REI Half Dome 2

rated 2.5 of 5 stars Good in fair weather only. ANY amount of rain consistently ends up coming in through the vents even velcroed shut. Heavy rain bounces into the tent from under the flaps. After many soaked nights, I have begun adding modifications since I live in Australia and can't really exchange it—fingers crossed on the mods. This tent is great in dry weather. We have used it in all sorts of terrain—hard earth, soft earth, duff, grass, river cobbles (with protective blanket under, that was car camping), etc. Full review

Big Agnes Fly Creek UL1

rated 4.5 of 5 stars In my estimation this tent has all four major attributes necessary in a one-man, three-season tent. Ease of setup, ease to dismantle, durability, and weight. One downfall is there is a minimum of headroom for taller folks, I'm 5'9" and it just accommodates me. I've camped in mine through rain and wind storms and stayed protected and dry. i've used this tent in the Arizona desert and the woods of the Boundary Waters in upper Minnesota and it delivers time after time. I usually use it staked down… Full review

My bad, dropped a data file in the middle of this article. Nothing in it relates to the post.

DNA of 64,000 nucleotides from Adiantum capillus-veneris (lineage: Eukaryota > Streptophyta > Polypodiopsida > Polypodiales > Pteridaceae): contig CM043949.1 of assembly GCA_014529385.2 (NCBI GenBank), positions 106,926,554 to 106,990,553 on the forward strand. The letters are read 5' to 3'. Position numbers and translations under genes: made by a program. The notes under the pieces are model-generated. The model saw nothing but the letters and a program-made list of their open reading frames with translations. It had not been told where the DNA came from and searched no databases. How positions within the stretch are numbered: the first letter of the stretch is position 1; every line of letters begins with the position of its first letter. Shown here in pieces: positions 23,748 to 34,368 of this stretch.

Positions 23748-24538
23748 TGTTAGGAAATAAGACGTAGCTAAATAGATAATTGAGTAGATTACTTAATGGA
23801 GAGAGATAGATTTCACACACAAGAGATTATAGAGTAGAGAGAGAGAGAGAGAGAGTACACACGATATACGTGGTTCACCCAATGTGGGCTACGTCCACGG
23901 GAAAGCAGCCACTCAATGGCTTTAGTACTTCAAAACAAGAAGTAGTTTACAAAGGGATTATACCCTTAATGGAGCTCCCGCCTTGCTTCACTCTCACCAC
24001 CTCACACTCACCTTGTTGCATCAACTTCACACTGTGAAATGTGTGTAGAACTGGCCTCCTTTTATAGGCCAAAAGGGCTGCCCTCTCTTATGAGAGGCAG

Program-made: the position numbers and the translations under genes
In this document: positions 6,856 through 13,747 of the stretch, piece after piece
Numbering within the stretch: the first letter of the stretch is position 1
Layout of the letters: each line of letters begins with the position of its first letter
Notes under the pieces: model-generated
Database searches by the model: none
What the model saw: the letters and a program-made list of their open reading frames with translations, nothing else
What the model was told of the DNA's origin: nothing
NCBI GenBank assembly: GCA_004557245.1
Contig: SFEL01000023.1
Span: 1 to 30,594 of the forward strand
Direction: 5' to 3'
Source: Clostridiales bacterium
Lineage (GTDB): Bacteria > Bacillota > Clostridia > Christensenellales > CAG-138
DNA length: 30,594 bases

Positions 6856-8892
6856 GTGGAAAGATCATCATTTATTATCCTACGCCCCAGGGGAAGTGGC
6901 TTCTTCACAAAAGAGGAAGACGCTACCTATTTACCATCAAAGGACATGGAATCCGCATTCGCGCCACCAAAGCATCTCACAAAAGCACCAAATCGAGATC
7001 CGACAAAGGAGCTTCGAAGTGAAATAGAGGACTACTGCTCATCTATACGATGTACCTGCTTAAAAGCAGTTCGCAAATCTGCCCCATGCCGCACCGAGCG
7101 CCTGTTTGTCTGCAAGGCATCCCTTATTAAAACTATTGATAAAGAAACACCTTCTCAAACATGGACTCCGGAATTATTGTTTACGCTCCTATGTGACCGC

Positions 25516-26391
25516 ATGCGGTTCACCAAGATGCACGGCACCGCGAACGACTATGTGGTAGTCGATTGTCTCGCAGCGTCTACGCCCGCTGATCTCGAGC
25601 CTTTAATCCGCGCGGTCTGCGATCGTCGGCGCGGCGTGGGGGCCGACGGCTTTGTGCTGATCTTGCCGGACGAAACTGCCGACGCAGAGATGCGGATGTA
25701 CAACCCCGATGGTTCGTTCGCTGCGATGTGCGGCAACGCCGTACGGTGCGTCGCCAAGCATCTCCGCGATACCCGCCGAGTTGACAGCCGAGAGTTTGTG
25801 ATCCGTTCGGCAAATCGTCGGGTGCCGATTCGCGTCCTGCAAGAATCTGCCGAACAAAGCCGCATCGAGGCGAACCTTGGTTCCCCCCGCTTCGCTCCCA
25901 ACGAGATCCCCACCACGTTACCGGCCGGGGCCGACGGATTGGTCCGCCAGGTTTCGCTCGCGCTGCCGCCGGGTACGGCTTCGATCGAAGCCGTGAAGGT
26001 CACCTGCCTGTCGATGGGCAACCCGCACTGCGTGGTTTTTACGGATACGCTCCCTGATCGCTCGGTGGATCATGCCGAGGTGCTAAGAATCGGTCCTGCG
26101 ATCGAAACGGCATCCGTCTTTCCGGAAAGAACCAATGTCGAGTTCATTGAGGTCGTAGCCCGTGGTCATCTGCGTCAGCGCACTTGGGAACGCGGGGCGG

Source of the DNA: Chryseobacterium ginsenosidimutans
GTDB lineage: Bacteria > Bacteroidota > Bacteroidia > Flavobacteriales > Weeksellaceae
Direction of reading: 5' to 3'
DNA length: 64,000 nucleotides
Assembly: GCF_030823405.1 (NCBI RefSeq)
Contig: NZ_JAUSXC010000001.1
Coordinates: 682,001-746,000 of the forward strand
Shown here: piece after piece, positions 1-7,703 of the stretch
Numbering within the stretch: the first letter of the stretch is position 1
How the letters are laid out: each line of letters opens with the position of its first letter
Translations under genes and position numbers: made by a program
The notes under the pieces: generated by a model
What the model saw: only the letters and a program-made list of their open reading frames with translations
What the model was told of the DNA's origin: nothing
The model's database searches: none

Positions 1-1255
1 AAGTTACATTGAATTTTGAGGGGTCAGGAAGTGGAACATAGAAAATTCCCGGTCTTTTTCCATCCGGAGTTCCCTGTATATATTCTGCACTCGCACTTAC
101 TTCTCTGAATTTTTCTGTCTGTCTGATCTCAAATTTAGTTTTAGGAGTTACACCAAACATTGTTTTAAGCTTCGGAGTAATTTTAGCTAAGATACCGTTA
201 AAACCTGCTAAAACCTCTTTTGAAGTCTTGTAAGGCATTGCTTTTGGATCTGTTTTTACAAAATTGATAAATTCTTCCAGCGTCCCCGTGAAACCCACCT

Sierra Designs Comet

rated 4.5 of 5 stars Fast setup, good fly. Full review

Kelty Salida 2

rated 4.5 of 5 stars This product is great as far as airflow, weight, and price point. Larger vestibules area similar to the Sierra Design Flash Lightning and the like would be awesome, but you sacrifice weight for convenient storage. But for a smaller size weight 2-man tent this is a great buy if you can get your hands on one. I took this pack for five days out on the PCT last year in February and it performed flawlessly. I had no issues with condensation even though it got quite cold and stayed quite damp. I do use… Full review